Brain's memory center remains active during 'infantile amnes
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One trait shared by all humans is that they don't remember specific life episodes that occurred before the age of 3 or 4. Many scientists have attributed this so-called "infantile amnesia" to a lack of development in the hippocampus, an area of the brain located in the temporal lobe that is crucial to encoding memory.

However, a new brain imaging study shows that infants as young as three months are already enlisting the hippocampus to recognize and learn patterns. The findings were published in the journal Current Biology.

For the new study, the Yale team used a new functional MRI (fMRI) technology to capture activity in the hippocampus in 17 babies, aged three months to two years old, as they were presented two sets of images on a screen. One set of images appeared as a structured sequence containing hidden patterns that could be learned. In the other, images appeared in a random order that offered no opportunity for learning. After the babies were shown these two sets of images several times, the hippocampus responded more strongly to the structured image set than to the random image set.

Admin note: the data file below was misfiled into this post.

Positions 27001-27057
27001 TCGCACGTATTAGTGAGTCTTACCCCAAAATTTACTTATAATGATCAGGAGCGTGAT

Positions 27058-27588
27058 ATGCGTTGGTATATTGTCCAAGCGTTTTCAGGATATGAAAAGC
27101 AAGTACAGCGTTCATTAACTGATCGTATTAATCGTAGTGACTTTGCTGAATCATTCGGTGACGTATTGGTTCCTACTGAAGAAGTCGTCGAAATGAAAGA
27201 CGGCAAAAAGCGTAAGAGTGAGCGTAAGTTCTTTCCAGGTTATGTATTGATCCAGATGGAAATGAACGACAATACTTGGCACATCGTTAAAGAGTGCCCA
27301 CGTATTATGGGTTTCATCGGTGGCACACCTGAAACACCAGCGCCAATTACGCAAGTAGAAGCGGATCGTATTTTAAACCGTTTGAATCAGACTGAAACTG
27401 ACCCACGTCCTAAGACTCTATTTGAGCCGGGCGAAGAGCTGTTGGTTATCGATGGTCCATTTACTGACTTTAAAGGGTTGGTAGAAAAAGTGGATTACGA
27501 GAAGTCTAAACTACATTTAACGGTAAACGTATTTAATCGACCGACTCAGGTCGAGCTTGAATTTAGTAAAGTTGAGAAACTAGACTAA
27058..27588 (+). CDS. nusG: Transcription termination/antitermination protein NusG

What might be happening is that as a baby gains experience in the world, their brain searches for general patterns that help them understand and predict the surrounding environment. This happens even though the brain is not equipped to permanently store each individual experience about a specific moment in space and time—the hallmark of episodic memory that is also lost in adult amnesia.

The size of the hippocampus doubles in the first two years of life and eventually develops the connections necessary to store episodic memories.

"As these circuit changes occur, we eventually obtain the ability to store memories," the author said. "But our research shows that even if we can't remember infant experiences later on in life, they are being recorded nevertheless in a way that allows us to learn from them."